unique ^= v
}
return unique
}
items := []int{1, 2, 3, 2, 1, 5}
unique := findUnique(items) // 5
Here all even duplicate elements get XOR‘ed out and the unique element remains. The same principle applies to finding two unique numbers that occur once in a slice.
This utilizesFollowing property:
a ^ a = 0 and a ^ a ^ b = b
Some applications:
 Filter out duplicate entries in data pipelines
 Identifying unique anomalies in monitoring data
 Highlighting distinct elements in a dataset
Overall XOR provides an efficient solution compared to nested loops with quadratic complexity.
Benchmark – Finding Unique Against Alternatives
Approach  Time Complexity  Memory Usage  Code 

XOR based  O(N)  O(1)  Simplest 
Map counters  O(N)  O(N)  Moderate 
Nested loops  O(N^2)  O(1)  Complex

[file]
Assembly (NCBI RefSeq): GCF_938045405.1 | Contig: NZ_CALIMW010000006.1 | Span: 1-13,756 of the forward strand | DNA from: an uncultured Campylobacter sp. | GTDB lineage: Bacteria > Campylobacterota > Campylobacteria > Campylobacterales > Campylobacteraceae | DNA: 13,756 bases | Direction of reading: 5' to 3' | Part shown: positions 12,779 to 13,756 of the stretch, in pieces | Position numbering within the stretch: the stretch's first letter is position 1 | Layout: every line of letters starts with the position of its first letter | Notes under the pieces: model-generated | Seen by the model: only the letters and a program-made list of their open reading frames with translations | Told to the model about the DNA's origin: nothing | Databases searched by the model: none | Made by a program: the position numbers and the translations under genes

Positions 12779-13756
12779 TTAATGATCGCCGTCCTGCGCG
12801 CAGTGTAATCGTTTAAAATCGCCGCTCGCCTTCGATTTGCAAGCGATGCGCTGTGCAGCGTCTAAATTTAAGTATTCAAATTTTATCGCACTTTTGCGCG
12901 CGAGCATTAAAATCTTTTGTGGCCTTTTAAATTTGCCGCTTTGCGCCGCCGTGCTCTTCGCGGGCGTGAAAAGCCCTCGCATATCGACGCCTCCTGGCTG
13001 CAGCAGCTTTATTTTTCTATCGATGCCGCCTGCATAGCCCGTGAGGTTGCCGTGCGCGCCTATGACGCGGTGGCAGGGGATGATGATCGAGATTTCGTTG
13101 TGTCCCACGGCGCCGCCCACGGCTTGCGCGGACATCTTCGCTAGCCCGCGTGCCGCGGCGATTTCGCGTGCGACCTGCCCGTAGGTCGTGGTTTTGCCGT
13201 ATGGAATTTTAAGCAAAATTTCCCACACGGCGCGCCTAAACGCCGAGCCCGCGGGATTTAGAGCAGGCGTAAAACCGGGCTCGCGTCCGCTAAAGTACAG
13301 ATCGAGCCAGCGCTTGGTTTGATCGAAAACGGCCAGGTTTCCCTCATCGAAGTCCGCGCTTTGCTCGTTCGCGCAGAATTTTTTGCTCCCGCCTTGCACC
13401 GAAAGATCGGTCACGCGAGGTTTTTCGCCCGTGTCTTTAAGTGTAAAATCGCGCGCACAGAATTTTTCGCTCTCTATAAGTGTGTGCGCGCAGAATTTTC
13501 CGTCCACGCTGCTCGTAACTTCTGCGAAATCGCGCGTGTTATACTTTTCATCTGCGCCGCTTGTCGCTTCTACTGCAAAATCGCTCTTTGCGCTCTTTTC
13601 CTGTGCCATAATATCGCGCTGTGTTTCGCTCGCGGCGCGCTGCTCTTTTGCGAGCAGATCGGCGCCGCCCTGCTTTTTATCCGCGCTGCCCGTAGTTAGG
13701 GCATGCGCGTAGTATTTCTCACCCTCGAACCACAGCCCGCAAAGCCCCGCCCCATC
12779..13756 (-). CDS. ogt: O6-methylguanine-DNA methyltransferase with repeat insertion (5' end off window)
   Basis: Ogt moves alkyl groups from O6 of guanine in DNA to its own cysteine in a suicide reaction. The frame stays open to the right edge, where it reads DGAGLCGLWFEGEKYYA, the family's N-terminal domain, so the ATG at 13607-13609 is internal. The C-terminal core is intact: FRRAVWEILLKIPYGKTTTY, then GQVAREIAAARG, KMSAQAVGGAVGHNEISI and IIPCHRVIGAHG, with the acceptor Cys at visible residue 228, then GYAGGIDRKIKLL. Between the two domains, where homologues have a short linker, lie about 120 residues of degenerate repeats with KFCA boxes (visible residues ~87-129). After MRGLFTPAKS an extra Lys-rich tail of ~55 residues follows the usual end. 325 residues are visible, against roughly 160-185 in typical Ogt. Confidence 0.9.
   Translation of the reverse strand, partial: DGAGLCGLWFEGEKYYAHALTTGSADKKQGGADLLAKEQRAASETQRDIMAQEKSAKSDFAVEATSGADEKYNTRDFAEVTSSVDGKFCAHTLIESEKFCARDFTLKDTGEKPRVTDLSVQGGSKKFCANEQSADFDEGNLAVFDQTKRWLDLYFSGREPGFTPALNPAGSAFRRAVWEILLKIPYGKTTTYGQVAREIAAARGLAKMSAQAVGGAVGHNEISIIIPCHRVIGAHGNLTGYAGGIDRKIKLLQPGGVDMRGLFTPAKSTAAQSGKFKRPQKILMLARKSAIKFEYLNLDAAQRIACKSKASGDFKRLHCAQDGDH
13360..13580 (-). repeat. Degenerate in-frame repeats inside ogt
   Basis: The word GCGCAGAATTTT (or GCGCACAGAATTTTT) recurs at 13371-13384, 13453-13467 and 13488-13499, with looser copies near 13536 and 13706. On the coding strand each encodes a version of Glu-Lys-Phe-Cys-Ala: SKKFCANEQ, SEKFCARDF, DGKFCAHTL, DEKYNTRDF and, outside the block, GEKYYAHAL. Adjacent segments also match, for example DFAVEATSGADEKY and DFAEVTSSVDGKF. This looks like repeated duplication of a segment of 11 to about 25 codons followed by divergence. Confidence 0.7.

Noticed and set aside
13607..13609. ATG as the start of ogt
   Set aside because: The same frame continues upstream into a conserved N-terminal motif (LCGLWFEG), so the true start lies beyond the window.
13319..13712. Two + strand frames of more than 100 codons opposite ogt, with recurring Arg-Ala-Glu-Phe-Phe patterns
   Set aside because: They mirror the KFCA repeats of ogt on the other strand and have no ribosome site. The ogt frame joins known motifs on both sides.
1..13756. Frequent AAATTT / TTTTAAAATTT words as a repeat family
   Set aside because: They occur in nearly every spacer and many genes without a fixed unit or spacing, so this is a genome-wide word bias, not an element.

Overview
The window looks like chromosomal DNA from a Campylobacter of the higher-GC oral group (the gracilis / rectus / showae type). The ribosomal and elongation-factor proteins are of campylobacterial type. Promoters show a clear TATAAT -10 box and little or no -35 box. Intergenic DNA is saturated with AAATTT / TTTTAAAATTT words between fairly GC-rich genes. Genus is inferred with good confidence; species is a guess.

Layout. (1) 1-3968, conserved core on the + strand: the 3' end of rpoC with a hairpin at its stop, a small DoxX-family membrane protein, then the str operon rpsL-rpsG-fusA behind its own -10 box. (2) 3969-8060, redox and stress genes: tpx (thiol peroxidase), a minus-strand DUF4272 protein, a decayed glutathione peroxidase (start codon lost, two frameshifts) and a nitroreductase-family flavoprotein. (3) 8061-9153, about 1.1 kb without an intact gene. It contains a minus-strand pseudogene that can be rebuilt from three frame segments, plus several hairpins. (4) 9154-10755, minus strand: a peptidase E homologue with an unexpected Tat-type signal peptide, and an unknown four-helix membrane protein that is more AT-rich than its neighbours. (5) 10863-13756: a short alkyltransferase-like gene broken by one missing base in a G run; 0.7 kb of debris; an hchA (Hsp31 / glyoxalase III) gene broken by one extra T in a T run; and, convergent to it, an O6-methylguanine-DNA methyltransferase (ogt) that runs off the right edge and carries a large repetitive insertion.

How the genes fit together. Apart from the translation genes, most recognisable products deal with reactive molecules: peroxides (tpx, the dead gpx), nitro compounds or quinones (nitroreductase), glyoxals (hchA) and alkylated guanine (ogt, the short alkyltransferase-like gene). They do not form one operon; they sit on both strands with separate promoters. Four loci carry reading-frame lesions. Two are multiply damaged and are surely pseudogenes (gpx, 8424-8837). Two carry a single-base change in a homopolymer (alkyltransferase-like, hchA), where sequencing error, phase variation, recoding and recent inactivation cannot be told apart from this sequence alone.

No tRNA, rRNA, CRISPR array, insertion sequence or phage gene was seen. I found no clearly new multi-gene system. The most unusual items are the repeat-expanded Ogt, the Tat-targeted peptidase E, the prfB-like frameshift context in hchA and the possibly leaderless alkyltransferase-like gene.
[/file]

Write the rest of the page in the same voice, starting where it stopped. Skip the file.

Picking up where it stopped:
Here XOR provides the optimum combination of efficiency, code simplicity and constant memory usage.
XOR in Systems Programming
The bitfiddling nature of XOR makes it useful in lowlevel system and kernel programming.
Some example use cases:
 Setting and clearing status flags and modes
 Manipulating memory mapped IO ports
 Graphics programming – XOR based routines for drawing, clearing shapes
 Detecting changes in values e.g. monitoring if process counters change
 Some filesystems use XOR parity to detect errors
Overall XOR can serve as an essential tool in kernel and system level code where bit manipulations are common.
XOR vs Alternatives
AND & OR:
XOR differs in behavior compared to bitwise AND & OR operators:
 AND returns 1 only if both bits are 1
 OR returns 1 if either of the bits is 1
 XOR returns 1 only if one of the bits is 1
So XOR can be used when the distinct or toggling behavior is needed.
For some cases like reading flags & status bits, masking bits, XOR works better than AND & OR.
Shift Operators
Right shift (>>) and left shift (<<) operators quickly multiply or divide integers by powers of two.
XOR does not directly shift or scale values – it toggles bits based on the operand. So the use cases differ.